The cast and crew of Star Wars were not the first to discover that this headland jutting out towards America was worthy of exploration. Jacques Costeau declared this the best diving spot in Europe, and local experts will be more than happy to bring you exploring beneath the waves. But atop the cliffs at Loop Head is where you’ll really see how the land is defined by its relationship to the ocean: dramatic cliffs, caves that bear the brunt of crashing tides, and a lighthouse that’s stood watch over seafarers from the promontory for over 340 years.
If you have more time, stay awhile in the Lightkeeper’s House at Loop Head, courtesy of the Irish Landmark Trust. With 360 ° views from Kerry to the Cliffs of Moher, this must rank amongst the experiences of a lifetime.
From the bracing elements that hit you along Loop Head, enter the town where LucasFilm found a warm embrace! Tucked away in a sheltered bay, Kilkee has been a favourite holiday destination for over 150 years. Lord Alfred Tennyson and Sir Aubrey de Vere both visited here, and Charlotte Brontë picked Kilkee as her honeymoon destination of choice in 1894. It’s the beaches that they adored then, and it’s the beaches that contemporary visitors, such as Russell Crowe, adore today. Don't miss a dolphin-watching boat trip from nearby Carrigaholt – it's bliss, courtesy of Mother Nature.
If you have more time, pay a visit to Keeting’s Bar – aka “the nearest bar to New York”. If any American stars of Star Wars: The Last Jedi fancied a swim home, at least they knew which direction it was!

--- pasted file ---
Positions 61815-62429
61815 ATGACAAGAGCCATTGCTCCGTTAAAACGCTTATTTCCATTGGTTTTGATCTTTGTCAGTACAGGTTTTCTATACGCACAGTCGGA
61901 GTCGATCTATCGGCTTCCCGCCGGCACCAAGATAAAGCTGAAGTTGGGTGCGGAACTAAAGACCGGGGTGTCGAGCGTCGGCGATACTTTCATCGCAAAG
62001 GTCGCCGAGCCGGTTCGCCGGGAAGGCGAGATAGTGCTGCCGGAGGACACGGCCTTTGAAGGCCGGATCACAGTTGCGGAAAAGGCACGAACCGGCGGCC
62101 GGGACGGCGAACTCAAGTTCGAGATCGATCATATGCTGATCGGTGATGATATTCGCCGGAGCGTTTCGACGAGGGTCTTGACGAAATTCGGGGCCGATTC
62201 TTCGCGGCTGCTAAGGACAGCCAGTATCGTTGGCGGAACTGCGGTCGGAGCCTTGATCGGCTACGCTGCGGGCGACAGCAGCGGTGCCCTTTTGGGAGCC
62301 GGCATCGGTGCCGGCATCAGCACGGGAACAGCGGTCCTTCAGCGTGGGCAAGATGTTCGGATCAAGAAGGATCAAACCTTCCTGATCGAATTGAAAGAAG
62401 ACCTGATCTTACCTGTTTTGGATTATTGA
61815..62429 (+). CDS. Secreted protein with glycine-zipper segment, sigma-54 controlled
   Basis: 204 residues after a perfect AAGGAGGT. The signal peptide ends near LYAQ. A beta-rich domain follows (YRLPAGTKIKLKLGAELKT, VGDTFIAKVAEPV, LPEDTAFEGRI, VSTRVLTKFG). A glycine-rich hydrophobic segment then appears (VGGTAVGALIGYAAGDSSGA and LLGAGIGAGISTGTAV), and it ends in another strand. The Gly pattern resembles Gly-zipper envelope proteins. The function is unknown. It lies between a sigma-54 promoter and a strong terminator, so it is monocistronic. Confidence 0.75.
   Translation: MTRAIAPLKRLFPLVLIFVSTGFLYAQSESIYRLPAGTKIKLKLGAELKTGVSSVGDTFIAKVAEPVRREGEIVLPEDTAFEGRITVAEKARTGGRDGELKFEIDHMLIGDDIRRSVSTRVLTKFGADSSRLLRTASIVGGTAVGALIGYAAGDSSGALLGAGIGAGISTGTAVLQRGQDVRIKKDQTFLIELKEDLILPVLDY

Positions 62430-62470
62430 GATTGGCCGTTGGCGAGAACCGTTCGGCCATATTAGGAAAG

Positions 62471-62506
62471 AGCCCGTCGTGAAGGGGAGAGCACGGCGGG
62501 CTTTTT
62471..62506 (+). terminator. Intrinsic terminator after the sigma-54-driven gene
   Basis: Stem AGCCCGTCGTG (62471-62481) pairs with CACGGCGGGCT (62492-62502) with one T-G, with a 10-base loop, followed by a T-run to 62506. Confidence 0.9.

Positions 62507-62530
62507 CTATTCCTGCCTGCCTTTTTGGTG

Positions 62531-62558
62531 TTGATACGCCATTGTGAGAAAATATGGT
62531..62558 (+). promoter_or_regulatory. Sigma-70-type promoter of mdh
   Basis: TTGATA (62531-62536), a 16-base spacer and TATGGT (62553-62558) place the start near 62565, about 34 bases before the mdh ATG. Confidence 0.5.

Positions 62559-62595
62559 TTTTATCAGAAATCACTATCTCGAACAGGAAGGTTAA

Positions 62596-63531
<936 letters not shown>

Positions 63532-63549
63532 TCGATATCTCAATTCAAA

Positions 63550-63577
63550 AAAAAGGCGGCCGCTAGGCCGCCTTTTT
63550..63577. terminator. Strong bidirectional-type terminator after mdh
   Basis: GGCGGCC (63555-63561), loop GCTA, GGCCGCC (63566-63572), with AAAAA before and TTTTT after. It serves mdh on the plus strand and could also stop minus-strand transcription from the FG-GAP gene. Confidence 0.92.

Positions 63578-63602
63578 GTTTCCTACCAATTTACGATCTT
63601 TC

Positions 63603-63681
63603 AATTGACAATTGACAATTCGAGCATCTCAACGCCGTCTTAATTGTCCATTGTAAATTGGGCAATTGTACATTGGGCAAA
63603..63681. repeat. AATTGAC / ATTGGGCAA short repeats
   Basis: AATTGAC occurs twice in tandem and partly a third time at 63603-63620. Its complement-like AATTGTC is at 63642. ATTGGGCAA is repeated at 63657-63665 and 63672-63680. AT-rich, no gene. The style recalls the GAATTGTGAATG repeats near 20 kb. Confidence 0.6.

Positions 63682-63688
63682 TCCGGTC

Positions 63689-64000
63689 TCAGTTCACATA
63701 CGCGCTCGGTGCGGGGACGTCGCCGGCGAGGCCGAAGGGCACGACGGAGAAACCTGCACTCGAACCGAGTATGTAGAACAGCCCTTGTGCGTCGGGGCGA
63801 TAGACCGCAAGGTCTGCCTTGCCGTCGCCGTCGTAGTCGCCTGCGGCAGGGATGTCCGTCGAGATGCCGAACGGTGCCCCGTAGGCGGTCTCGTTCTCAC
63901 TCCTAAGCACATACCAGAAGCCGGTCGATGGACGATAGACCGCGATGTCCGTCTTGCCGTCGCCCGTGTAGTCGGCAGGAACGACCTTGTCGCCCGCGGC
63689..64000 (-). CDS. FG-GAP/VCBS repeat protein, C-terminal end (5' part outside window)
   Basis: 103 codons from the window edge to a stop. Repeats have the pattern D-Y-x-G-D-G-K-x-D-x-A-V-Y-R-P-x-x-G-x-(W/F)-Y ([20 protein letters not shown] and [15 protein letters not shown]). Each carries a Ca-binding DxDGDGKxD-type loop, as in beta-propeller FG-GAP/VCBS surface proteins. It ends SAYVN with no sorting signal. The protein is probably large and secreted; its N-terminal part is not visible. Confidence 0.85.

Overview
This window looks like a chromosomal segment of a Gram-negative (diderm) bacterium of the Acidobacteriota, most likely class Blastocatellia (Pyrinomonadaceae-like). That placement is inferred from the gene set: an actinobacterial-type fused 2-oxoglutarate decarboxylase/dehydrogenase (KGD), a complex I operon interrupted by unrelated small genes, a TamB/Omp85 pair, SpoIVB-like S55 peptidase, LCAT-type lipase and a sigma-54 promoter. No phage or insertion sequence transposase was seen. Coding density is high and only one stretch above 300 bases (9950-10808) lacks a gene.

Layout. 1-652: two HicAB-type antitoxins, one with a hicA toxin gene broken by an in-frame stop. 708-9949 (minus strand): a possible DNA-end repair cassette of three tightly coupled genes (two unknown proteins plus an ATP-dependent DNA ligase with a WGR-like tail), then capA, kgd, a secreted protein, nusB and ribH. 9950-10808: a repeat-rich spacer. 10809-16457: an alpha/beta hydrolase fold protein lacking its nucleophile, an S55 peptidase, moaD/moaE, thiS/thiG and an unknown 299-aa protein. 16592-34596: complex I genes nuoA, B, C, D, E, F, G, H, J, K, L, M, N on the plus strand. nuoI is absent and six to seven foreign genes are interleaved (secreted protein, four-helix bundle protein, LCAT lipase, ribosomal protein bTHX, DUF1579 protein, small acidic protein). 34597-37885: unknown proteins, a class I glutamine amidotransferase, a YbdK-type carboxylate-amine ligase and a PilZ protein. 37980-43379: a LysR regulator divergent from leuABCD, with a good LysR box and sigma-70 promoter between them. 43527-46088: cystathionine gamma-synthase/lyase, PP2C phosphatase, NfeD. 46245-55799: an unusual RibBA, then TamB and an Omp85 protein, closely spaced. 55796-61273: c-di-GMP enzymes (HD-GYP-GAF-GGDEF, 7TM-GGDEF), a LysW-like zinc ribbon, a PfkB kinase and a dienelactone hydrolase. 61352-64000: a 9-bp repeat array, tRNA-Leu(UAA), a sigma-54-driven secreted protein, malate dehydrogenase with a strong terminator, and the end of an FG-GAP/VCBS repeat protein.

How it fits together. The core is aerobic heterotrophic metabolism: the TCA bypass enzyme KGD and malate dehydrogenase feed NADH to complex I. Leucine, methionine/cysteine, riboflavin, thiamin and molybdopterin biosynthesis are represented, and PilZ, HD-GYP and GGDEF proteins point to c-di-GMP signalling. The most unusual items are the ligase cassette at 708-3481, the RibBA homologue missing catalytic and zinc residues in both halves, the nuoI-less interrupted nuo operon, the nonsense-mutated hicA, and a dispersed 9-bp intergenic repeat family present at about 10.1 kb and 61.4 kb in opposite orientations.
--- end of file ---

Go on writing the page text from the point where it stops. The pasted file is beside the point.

Luke Skywalker, Rey and the Millennium Falcon explore the lands around Hell’s Hole on Donegal’s Inishowen Peninsula.Explore Day 5
Getting to know Malin Head
How does a small town on the northernmost point of the Wild Atlantic Way react when the Millennium Falcon and its entourage come to town? Hugh Farren, proprietor of Farren’s Bar, makes no secret of his joy: “It was unbelievable that Star Wars was filming a mile and a half away from us. It was out of this world.” So enthralled was he by the visitors, Hugh painted a giant mural of Yoda on the pub’s wall, and he’ll happily regale anyone who pops by with anecdotes of the time Luke Skywalker dropped by for a pint and some inter-galactic banter. For a few weeks, Malin Head felt like another galaxy, with filming centred around Hell’s Hole (not accessible to the public) – a subterranean cavern carved into the rock over millions of years by the crashing sea. To get to know the area better, take a Star Wars walking tour of Malin Head, where your guide will show you the locations where the movie was filmed, as well as giving you an insight into the culture and history of this remarkable place.
If you have more time, the Inishowen peninsula is no stranger to the Northern Lights dancing on the horizon. Or why not take to those wild Atlantic waves on a whale and dolphin-watching boat tour from Bunagee Pier? Nature at its most thrilling!